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Corruption News from California and the Nation.


Paul Volcker Speaks Out on Judicial Corruption

November 2013

While the United States views itself as an  exemplar nation in regards to complying with the Rule of Law, America is in reality suffering from widespread and growing corruption, failures of governance and a ‘distorted political process’ that is overly dependent on wealthy funders, says Paul Volcker, former Chairman of the Federal Reserve.

  P { margin-bottom: 0.08in; } ‘The successful attack on corruption depends upon a strong sense of rule of law, but it’s equally true that widespread corruption makes a strong rule of law an impossible dream,’ Volcker told a packed audience of lawyers at the IBA’s Annual Conference in Boston.


Richard I. Fine, Prisoner of Conscience

April 27, 2010

On April 23, 2010, the Supreme Court of the United States denied the petition for “stay of execution” (of coercive confinement for civil contempt of court) by attorney Richard I. Fine in the case of Richard Fine v. Leroy Baca, Sheriff of Los Angeles County (09-1250). In doing so, the highest court of the land has refused to rectify a clear-cut case of judicial corruption in the state of California.


So who’s Richard Fine and how did he run afoul of the law? A distinguished attorney with a doctor of law degree from the University of Chicago Law School and a Ph.D. in international law from the London School of Economics, Mr. Fine has practiced law in government service and private practice for 42 years and achieved considerable distinction in both. He has served in the antitrust division of the Justice Department, founded the Anti-Trust Division in the Los Angeles City Attorney’s Office and was awarded the prestigious “Lawyer of the Decades” award in 2006. He has also won numerous cases on behalf of California taxpayers in state courts, including a 2003 California Supreme Court lawsuit that stopped salary payments to the governor and the legislators if they were unable to pass the budget.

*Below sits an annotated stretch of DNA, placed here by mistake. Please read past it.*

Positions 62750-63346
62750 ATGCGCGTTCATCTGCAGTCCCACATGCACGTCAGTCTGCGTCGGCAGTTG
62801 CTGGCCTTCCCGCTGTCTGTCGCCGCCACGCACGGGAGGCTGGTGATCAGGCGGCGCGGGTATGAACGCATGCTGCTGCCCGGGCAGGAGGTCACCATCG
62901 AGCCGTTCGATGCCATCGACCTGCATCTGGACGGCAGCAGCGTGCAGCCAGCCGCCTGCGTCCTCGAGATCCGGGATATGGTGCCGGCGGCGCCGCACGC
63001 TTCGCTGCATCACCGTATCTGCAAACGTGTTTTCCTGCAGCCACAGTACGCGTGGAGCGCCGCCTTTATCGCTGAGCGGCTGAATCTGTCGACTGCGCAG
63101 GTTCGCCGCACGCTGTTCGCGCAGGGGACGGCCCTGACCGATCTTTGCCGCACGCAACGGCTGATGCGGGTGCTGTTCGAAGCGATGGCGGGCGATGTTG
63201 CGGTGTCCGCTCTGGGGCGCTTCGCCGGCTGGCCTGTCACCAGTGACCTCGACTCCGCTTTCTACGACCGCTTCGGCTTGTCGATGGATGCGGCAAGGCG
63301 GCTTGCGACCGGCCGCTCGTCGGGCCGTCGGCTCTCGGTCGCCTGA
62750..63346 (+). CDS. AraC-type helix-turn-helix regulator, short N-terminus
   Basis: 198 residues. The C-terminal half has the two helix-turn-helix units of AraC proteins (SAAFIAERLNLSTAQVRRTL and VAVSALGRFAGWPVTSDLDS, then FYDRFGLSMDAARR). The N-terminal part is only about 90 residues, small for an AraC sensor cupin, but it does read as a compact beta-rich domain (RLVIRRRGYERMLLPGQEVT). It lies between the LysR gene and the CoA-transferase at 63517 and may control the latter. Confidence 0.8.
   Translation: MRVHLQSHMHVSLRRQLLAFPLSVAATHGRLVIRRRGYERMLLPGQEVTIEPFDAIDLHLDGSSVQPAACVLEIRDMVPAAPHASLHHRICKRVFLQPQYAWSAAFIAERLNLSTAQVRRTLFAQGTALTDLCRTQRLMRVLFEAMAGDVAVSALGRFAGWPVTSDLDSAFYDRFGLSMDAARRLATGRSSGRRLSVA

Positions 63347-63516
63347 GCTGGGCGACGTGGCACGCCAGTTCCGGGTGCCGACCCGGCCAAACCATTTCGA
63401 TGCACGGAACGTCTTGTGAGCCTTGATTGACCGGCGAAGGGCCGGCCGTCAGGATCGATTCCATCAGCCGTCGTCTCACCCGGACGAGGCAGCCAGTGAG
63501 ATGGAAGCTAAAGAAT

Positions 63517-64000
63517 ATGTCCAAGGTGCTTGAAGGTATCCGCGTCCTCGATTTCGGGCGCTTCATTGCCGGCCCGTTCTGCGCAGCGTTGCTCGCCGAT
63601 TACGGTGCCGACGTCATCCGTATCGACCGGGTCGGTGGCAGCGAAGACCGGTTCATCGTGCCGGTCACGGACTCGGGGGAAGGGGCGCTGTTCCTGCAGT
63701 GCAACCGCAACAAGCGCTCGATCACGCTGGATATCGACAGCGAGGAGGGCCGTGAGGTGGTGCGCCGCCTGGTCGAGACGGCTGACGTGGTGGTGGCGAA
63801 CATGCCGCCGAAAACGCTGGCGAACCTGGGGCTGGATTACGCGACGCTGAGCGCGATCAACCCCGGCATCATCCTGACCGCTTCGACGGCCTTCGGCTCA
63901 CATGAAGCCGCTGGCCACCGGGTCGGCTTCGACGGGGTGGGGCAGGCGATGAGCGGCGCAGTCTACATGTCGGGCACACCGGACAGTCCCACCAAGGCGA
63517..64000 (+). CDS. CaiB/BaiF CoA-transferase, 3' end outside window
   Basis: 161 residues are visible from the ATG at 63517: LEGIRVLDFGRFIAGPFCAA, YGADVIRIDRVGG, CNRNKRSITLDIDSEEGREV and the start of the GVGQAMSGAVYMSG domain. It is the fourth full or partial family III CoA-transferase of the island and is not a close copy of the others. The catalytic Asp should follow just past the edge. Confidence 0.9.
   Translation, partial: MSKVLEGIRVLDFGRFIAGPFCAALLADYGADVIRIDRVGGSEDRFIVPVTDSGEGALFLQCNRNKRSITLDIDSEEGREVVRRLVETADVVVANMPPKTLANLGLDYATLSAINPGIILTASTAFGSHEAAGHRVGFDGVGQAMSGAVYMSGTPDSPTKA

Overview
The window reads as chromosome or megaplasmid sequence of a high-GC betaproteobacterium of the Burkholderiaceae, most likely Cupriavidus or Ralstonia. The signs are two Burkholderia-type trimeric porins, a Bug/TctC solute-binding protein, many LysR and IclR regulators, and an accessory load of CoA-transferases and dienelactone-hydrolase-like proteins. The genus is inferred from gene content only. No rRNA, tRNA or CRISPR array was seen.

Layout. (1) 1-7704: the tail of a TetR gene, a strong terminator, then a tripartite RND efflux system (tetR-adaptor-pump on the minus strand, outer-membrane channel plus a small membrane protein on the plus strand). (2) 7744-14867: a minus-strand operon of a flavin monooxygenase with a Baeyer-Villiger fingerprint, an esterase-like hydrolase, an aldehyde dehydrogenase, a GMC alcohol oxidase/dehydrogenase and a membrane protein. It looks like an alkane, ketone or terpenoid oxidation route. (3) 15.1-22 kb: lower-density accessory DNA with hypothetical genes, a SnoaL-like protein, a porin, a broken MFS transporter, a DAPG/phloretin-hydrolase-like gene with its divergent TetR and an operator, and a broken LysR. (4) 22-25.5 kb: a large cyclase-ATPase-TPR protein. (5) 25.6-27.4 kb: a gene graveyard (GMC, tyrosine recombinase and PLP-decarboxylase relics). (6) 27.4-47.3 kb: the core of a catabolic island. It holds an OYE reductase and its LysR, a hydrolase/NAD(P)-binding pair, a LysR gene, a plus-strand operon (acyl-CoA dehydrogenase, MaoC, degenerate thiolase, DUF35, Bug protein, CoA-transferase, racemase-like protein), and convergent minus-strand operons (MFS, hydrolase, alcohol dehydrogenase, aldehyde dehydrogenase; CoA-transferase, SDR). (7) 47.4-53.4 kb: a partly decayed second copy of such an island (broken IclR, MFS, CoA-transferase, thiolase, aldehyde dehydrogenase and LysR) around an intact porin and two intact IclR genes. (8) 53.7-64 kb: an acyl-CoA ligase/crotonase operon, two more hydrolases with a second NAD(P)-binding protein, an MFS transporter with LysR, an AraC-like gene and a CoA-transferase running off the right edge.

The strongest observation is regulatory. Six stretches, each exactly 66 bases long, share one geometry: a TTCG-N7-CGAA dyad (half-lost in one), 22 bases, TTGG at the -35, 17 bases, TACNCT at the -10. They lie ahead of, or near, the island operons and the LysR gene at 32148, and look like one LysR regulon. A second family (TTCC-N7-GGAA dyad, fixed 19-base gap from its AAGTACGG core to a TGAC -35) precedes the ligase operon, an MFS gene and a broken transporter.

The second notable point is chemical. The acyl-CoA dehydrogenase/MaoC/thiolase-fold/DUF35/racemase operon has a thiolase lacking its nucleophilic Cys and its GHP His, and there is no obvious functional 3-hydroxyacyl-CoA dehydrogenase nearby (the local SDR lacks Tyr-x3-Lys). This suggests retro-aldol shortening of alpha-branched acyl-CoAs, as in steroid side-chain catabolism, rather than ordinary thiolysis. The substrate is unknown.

The Fine Pursuit of Exposing Corruption

April 30, 2010

In a disturbing case of politically motivated retaliation, prominent Beverly Hills attorney Dr. Richard Fine has been incarcerated in coercive solitary confinement for close to fourteen months at the Los Angeles County Men's Jail. That confinement will continue under a recent U.S. Supreme Court decision. Dr. Fine was ostensibly jailed under civil contempt of court charges for a one-day-late filing of supporting case documentation in the Marina Strand Colony II Homeowners Association lawsuit against the County of Los Angeles and for his subsequent refusal to submit personal asset information to Superior Court Judge David Yaffe, the presiding judge in the case, to satisfy Yaffe's demand for a $47,000 fine. 


Yet the jail time actually stems from Dr. Fine's exposure of widespread judicial and government corruption after Dr. Fine argued in court that Yaffe received illegal payments from Los Angeles County, a party to the case. In his efforts to disqualify Judge Yaffe from ruling on the case, he cited Yaffe's failure to disclose this information on the required Economic Disclosure Form. When Dr. Fine refused to comply with the judge's retaliatory demands, Yaffe charged him with contempt and remanded him to the Los Angeles County Men's Jail.   



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